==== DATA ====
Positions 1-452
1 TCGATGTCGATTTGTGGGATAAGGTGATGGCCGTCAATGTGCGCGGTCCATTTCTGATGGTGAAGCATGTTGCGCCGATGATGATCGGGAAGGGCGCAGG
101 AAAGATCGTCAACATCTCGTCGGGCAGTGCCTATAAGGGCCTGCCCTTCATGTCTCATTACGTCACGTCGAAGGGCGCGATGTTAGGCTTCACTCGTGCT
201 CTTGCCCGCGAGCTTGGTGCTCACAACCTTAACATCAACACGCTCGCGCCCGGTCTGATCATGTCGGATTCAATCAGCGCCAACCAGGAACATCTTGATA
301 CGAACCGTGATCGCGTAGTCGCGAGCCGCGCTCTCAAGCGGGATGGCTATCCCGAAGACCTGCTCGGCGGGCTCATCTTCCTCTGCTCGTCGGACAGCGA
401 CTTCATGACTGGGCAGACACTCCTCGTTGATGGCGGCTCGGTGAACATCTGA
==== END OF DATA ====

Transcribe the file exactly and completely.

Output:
Positions 1-452
1 TCGATGTCGATTTGTGGGATAAGGTGATGGCCGTCAATGTGCGCGGTCCATTTCTGATGGTGAAGCATGTTGCGCCGATGATGATCGGGAAGGGCGCAGG
101 AAAGATCGTCAACATCTCGTCGGGCAGTGCCTATAAGGGCCTGCCCTTCATGTCTCATTACGTCACGTCGAAGGGCGCGATGTTAGGCTTCACTCGTGCT
201 CTTGCCCGCGAGCTTGGTGCTCACAACCTTAACATCAACACGCTCGCGCCCGGTCTGATCATGTCGGATTCAATCAGCGCCAACCAGGAACATCTTGATA
301 CGAACCGTGATCGCGTAGTCGCGAGCCGCGCTCTCAAGCGGGATGGCTATCCCGAAGACCTGCTCGGCGGGCTCATCTTCCTCTGCTCGTCGGACAGCGA
401 CTTCATGACTGGGCAGACACTCCTCGTTGATGGCGGCTCGGTGAACATCTGA